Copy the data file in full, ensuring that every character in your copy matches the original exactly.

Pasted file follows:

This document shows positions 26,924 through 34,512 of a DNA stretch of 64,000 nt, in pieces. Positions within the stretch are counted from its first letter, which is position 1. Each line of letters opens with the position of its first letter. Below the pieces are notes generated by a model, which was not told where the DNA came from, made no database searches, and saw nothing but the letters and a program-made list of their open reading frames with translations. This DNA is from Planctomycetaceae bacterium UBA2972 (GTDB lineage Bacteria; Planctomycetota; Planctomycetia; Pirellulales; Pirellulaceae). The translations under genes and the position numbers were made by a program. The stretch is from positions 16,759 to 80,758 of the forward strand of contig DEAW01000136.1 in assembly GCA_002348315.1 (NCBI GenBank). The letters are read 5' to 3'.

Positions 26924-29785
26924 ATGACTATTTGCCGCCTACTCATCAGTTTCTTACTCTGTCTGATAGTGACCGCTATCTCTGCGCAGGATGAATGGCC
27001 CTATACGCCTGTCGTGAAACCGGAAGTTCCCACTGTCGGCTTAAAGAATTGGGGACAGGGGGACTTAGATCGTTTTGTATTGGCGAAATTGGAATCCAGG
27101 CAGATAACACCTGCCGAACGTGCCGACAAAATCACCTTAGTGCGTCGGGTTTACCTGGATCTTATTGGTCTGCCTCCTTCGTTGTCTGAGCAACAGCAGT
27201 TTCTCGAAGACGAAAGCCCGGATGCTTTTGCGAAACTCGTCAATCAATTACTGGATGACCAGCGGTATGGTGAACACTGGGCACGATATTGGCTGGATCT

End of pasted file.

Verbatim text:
This document shows positions 26,924 through 34,512 of a DNA stretch of 64,000 nt, in pieces. Positions within the stretch are counted from its first letter, which is position 1. Each line of letters opens with the position of its first letter. Below the pieces are notes generated by a model, which was not told where the DNA came from, made no database searches, and saw nothing but the letters and a program-made list of their open reading frames with translations. This DNA is from Planctomycetaceae bacterium UBA2972 (GTDB lineage Bacteria; Planctomycetota; Planctomycetia; Pirellulales; Pirellulaceae). The translations under genes and the position numbers were made by a program. The stretch is from positions 16,759 to 80,758 of the forward strand of contig DEAW01000136.1 in assembly GCA_002348315.1 (NCBI GenBank). The letters are read 5' to 3'.

Positions 26924-29785
26924 ATGACTATTTGCCGCCTACTCATCAGTTTCTTACTCTGTCTGATAGTGACCGCTATCTCTGCGCAGGATGAATGGCC
27001 CTATACGCCTGTCGTGAAACCGGAAGTTCCCACTGTCGGCTTAAAGAATTGGGGACAGGGGGACTTAGATCGTTTTGTATTGGCGAAATTGGAATCCAGG
27101 CAGATAACACCTGCCGAACGTGCCGACAAAATCACCTTAGTGCGTCGGGTTTACCTGGATCTTATTGGTCTGCCTCCTTCGTTGTCTGAGCAACAGCAGT
27201 TTCTCGAAGACGAAAGCCCGGATGCTTTTGCGAAACTCGTCAATCAATTACTGGATGACCAGCGGTATGGTGAACACTGGGCACGATATTGGCTGGATCT